When a man is in trouble; when he cannot pay for his family’s food because his leg broke while laying rails; when a gun is pointed at a man just for being too close to the saloons where the overseers spend their time; when a woman or child is stolen by a law man consumed by lust – that is when Mr. Lightning appears.
Mr. Lightning is six feet tall. Mr. Lightning wears a traditional shirt and pants and shoes, but his hat is made of straw and flat like a White man’s. Mr. Lightning carries a walking stick carved from the sturdiest redwood, one found near the coast, not this deep into the desert. Mr. Lightning’s hands move as fast as his namesake, and his feet can fly like the wind it rides. Mr. Lightning once snatched the head from a rattlesnake’s body before it could even attempt to strike. Mr. Lightning struck a track with his foot, and it bent so badly that the next train derailed.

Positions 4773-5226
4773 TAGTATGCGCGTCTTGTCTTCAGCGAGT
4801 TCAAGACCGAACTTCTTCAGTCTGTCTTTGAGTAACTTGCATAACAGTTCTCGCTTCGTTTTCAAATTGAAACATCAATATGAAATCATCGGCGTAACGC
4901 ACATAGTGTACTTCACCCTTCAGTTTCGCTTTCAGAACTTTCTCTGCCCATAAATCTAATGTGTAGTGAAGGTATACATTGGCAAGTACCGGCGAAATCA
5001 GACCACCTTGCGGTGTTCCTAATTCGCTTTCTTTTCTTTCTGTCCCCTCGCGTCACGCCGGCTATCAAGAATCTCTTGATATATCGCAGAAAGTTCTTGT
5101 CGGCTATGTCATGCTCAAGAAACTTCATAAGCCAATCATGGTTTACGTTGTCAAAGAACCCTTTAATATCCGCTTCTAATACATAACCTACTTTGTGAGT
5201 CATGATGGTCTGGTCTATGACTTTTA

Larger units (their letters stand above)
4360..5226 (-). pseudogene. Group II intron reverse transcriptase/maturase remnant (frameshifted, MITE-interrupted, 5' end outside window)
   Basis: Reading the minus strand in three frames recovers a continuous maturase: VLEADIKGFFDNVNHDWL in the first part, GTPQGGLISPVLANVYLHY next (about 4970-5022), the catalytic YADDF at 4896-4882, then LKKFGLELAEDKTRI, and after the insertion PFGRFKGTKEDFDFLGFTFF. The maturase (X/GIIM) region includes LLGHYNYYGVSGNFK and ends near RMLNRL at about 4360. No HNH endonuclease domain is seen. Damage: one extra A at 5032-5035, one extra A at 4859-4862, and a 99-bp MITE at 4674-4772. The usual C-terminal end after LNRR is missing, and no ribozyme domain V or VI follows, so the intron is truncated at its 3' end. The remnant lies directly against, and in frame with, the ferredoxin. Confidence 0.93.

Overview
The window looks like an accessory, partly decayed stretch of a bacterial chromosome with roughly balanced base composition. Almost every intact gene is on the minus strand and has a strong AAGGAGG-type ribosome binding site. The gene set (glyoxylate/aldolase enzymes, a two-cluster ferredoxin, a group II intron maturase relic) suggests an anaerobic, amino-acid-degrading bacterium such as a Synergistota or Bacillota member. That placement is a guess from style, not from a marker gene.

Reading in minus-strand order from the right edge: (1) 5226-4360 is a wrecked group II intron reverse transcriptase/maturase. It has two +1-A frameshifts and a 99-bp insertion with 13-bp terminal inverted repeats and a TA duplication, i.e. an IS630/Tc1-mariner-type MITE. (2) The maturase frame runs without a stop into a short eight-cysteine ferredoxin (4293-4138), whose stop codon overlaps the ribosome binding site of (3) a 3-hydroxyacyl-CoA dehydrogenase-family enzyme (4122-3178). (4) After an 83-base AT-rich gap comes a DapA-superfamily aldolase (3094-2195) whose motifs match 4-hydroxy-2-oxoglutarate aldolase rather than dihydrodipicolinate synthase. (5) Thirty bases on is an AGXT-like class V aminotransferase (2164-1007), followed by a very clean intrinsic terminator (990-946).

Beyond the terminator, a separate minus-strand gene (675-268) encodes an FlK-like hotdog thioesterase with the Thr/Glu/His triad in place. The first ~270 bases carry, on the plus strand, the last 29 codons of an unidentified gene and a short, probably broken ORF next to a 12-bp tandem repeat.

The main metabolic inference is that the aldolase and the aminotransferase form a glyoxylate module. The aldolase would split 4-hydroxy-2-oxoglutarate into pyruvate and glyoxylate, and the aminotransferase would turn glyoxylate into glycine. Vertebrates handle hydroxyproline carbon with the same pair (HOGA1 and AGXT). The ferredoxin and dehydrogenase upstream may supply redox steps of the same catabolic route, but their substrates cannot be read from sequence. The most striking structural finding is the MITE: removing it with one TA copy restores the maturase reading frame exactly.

The first anyone saw of Mr. Lightning, a man was being threatened by his cowboy employer. The big rancher had a mean streak, and it only worsened when he drank, and he drank most of the time. That cowboy was holding the man by the neck in the middle of town, disappointed with the job he had done tying up their horses, threatening to cut off the man’s braid, claiming it would keep him out of heaven.
Then Mr. Lightning was there. He tapped the rancher on the shoulder, asking him to consider releasing his manservant and calmly going about his day. The first half of the request was met, as the cowboy swung his knife toward the throat of Mr. Lightning. But Mr. Lightning struck the knife from his hand with his redwood stick and kicked it into a pile of manure with the top of his foot. The rancher drew his revolver, but Mr. Lightning struck with the Snake Waiting In The Clouds, causing the drunk to drop his gun and stagger backwards, tripping over his feet and falling into a water trough.
So remember: if ever you need help, Mr. Lightning will be there.